• Going through a volunteer placement organisation. This way is for you if:

You are willing to invest a high financial commitment
You are someone who prefers to have EVERYTHING organised for you
You have very limited time to research and find a suitable organisation
It is your first time volunteering abroad and you would prefer to have a support system throughout the program

I highly recommend to look into the following organisations: Bamboo-GVN, Cross-Cultural Solutions. For a low-cost program fee I would also recommend looking into: International Volunteer HQ.

The fees you pay usually cover coordination, accommodation, meals, airport pick-up, training and supervision throughout the program.

  • Contacting the organisation directly. This way is for you if:

You prefer to make minimum to very little financial commitment
You prefer to organize everything yourself
You have at least 1 to 2 month’s time to dedicate yourself towards researching a suitable organisation

Luckily other than Google we have a few search engines that are solely dedicated towards helping you find volunteer placements such as Idealist, GoAbroad and IVPA.

Some organisations will not require you to pay to volunteer, but you will still need to factor in accommodation, transport and food towards your budget. If you are REALLY tight on budget, a good way to support your fees is to do a fundraising through friends and family.

3. Questions to ask the organisation

Much like applying for a job, it is also equally important to directly ask the organisation about a few key things so you know what you are getting yourself into:

What is my volunteer position?
What tasks and responsibilities do I have?
How many hours am I required to work?
Can you give me an example of what I can expect from a typical day on site?
What does the volunteer placement fee go towards?
How much is contributed towards admin and program support?
What kind of training/orientation will I receive?
Are there any vaccinations or health precautions I should be aware of?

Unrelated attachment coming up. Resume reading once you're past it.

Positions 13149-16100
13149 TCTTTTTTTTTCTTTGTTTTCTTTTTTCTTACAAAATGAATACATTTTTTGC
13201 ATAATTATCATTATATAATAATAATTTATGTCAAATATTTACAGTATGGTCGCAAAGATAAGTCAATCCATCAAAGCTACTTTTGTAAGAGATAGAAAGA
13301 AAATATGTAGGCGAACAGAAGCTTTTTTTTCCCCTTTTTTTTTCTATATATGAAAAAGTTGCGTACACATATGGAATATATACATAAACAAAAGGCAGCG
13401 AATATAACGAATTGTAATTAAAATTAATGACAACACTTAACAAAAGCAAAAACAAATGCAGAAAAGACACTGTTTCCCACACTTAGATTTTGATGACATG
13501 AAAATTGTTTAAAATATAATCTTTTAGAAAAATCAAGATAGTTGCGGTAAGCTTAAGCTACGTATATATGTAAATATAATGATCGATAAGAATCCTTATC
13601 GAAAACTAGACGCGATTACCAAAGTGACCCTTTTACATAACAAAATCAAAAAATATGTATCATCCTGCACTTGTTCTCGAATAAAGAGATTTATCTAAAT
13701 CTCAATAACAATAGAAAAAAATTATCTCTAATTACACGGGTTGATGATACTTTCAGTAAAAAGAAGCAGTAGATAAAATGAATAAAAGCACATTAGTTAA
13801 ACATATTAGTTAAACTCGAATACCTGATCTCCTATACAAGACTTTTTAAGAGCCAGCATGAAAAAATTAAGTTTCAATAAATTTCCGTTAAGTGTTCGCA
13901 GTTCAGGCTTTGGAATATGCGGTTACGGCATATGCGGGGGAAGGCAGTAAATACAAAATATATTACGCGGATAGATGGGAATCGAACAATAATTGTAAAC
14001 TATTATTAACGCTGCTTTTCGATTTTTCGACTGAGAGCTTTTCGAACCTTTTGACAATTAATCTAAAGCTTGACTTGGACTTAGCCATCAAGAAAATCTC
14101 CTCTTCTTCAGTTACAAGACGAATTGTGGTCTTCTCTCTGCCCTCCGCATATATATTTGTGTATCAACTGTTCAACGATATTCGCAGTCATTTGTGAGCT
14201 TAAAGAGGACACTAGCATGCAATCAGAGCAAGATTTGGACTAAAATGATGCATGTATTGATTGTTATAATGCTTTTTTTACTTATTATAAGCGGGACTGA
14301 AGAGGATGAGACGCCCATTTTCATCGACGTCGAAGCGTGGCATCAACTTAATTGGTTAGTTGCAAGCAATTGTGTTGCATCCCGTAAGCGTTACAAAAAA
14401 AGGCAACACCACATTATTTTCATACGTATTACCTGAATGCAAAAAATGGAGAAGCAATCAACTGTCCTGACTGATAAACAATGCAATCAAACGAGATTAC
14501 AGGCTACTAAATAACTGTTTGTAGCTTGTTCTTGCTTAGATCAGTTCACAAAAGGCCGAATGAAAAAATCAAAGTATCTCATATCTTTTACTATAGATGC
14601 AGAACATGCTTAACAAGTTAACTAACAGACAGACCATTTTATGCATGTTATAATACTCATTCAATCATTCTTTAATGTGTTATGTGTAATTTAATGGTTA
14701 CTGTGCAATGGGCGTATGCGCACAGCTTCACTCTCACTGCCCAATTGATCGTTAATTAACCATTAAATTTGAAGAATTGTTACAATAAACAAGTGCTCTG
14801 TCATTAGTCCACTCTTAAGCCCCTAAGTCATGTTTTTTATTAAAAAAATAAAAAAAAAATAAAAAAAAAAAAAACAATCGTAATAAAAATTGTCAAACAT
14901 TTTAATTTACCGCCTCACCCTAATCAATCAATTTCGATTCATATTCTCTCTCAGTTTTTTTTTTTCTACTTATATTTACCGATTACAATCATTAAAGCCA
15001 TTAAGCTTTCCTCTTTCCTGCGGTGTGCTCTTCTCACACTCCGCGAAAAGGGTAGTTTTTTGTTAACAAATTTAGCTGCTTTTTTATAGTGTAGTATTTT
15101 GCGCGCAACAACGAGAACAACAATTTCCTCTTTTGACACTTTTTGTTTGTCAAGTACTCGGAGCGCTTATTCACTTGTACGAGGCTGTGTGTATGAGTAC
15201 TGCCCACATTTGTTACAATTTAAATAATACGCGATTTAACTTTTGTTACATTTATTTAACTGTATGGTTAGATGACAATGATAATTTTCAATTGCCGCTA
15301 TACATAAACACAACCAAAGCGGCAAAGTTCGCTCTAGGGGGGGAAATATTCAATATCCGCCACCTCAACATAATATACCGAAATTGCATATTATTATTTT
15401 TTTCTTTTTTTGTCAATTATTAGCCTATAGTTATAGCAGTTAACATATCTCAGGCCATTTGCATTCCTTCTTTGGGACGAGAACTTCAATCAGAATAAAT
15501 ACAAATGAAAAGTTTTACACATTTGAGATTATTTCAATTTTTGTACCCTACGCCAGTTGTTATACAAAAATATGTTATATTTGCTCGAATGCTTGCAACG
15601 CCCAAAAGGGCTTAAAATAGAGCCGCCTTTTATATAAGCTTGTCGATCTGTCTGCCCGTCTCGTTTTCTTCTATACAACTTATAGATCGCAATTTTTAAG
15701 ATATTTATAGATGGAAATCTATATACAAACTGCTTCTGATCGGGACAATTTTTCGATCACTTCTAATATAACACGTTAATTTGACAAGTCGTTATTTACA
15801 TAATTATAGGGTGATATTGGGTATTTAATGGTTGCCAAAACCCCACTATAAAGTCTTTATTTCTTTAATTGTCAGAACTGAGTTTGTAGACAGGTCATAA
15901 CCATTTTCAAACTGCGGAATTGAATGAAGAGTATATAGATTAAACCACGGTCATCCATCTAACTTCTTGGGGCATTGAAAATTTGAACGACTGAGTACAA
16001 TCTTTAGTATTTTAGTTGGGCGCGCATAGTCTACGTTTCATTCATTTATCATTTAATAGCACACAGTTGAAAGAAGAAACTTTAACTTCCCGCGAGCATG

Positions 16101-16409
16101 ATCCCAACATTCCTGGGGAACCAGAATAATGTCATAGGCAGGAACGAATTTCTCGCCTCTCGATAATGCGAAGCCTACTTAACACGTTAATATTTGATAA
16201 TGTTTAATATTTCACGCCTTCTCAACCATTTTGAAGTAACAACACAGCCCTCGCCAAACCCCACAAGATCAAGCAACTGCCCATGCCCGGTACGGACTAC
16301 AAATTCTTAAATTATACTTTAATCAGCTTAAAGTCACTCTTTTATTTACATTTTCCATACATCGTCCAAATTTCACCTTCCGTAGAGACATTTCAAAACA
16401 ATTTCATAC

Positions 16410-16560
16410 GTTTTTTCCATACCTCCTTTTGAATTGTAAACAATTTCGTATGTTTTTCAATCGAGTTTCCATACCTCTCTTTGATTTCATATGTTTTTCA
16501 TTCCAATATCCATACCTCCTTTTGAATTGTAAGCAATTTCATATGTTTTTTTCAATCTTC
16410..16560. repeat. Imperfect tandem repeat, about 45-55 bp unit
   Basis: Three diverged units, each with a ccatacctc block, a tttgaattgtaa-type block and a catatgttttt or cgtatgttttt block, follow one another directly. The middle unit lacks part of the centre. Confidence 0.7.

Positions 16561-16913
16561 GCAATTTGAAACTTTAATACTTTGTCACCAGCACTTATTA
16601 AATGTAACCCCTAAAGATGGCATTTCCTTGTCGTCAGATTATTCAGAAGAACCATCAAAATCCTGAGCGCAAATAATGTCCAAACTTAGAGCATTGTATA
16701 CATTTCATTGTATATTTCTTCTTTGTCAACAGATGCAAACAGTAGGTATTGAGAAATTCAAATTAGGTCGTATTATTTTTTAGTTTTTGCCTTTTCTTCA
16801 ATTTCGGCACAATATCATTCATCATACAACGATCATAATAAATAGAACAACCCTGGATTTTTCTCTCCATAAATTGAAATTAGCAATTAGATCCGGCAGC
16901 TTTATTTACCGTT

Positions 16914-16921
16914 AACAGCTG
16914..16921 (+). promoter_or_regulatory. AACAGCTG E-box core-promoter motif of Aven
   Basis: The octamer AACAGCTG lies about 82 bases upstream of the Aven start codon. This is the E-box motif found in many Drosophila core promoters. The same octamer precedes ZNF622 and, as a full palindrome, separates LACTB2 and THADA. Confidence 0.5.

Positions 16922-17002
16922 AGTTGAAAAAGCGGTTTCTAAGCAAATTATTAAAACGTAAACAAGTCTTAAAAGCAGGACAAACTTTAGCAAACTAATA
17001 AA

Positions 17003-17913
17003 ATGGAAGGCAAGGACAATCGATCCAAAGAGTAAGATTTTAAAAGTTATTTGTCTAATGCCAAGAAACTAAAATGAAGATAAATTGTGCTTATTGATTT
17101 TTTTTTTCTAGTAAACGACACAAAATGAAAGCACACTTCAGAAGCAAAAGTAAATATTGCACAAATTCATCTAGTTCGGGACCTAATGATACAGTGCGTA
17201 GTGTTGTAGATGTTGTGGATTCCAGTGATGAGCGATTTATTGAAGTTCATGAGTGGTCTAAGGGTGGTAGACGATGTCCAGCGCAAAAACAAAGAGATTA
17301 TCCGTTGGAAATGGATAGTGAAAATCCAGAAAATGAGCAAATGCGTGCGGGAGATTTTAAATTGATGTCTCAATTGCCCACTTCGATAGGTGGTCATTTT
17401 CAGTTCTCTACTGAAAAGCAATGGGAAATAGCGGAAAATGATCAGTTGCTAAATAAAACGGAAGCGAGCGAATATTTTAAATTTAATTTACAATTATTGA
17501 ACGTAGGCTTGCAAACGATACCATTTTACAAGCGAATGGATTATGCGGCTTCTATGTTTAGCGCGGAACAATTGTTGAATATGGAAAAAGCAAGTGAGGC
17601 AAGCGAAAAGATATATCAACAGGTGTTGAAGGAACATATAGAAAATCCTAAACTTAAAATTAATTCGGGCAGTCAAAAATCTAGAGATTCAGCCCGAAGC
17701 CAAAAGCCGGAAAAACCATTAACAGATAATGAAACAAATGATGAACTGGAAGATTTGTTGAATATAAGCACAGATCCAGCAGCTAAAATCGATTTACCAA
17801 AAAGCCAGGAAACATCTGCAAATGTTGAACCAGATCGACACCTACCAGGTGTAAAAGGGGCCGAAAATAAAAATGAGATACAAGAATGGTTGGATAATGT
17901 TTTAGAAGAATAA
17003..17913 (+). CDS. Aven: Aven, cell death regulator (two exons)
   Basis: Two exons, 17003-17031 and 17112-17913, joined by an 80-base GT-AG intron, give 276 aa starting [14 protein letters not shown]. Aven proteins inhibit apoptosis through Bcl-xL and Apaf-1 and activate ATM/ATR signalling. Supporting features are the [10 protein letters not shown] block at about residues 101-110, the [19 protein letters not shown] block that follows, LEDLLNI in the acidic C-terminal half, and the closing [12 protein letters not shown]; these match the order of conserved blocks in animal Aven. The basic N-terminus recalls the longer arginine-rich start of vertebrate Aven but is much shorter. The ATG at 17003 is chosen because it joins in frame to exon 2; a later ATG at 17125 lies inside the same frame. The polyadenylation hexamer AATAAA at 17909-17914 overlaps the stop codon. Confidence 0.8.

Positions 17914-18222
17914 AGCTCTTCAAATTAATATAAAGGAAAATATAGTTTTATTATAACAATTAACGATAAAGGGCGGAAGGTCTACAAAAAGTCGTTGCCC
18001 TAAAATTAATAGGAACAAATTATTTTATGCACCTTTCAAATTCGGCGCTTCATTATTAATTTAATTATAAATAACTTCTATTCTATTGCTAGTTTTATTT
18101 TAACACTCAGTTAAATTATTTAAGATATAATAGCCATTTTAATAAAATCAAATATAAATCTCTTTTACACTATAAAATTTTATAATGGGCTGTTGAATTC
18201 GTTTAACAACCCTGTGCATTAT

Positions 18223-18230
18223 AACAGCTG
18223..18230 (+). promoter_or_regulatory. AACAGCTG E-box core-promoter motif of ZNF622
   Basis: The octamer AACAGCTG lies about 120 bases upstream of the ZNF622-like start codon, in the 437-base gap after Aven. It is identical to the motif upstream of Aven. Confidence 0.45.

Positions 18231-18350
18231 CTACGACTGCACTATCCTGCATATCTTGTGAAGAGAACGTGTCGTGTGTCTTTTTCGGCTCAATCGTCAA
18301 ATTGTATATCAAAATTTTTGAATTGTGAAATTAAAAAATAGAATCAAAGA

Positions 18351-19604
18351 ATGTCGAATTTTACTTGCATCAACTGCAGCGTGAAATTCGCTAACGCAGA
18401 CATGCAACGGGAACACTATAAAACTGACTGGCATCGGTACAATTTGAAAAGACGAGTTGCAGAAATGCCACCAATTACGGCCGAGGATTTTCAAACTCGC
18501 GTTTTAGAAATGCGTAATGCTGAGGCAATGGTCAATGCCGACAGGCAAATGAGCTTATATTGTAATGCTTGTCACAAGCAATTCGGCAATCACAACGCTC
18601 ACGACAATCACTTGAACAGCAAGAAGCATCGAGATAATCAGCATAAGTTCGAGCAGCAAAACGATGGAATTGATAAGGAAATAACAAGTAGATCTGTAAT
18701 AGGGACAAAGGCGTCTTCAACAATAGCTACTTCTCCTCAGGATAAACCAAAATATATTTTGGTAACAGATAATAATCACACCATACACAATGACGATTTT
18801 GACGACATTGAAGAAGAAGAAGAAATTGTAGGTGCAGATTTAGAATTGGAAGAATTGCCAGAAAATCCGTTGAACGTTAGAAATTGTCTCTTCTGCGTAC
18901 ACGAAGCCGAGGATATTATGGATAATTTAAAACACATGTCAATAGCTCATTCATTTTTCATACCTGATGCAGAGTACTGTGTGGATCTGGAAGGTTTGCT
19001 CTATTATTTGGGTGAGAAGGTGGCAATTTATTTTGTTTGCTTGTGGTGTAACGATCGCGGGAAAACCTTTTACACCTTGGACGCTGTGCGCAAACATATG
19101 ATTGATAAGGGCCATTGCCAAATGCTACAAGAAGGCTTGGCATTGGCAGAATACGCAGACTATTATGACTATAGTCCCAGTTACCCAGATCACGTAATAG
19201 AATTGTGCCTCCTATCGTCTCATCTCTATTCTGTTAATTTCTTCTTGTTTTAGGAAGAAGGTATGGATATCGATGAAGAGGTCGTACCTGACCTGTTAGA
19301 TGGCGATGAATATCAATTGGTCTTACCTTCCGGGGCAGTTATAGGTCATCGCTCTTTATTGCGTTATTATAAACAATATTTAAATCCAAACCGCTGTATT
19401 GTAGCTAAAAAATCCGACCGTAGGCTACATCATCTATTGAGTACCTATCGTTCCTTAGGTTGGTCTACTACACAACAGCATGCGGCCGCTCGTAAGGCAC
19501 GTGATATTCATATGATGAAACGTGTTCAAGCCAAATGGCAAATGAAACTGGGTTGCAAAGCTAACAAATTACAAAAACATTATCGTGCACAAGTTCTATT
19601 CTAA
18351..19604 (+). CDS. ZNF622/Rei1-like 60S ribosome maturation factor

4. What do previous volunteers think about the experience?

If the contact of the organisation didn’t come from your friends or family it is always extremely helpful to ask for first-hand experience from previous volunteers. The best approach is to look through the organisation’s Facebook page and look for reviews or comments from people who have previously volunteered there and message them directly about their experience. Otherwise, some organisations will have a volunteer testimonial page as well.

5. Is it the best time to be volunteering abroad?

This may seem like a bizarre question but it is one of the most overlooked questions because it also factors in your budget and time spent. For example, if you are volunteering at a school perhaps the period you are volunteering will have a lot of public holidays during the month or it may be peak season for tourists which will directly impact the cost of your accommodation.

Other considerations when it comes to volunteering abroad

Aside from the practical and logistical considerations when it comes to volunteering abroad, there are several important issues to take into account before you get started. Here are some important reads concerning intentions for volunteering abroad, the potential impact of your help, whether you are properly qualified and have certain expertise to offer, and when there can be unintended consequences. I urge you to go through these resources and make a holistic, well-rounded decision on responsible volunteering.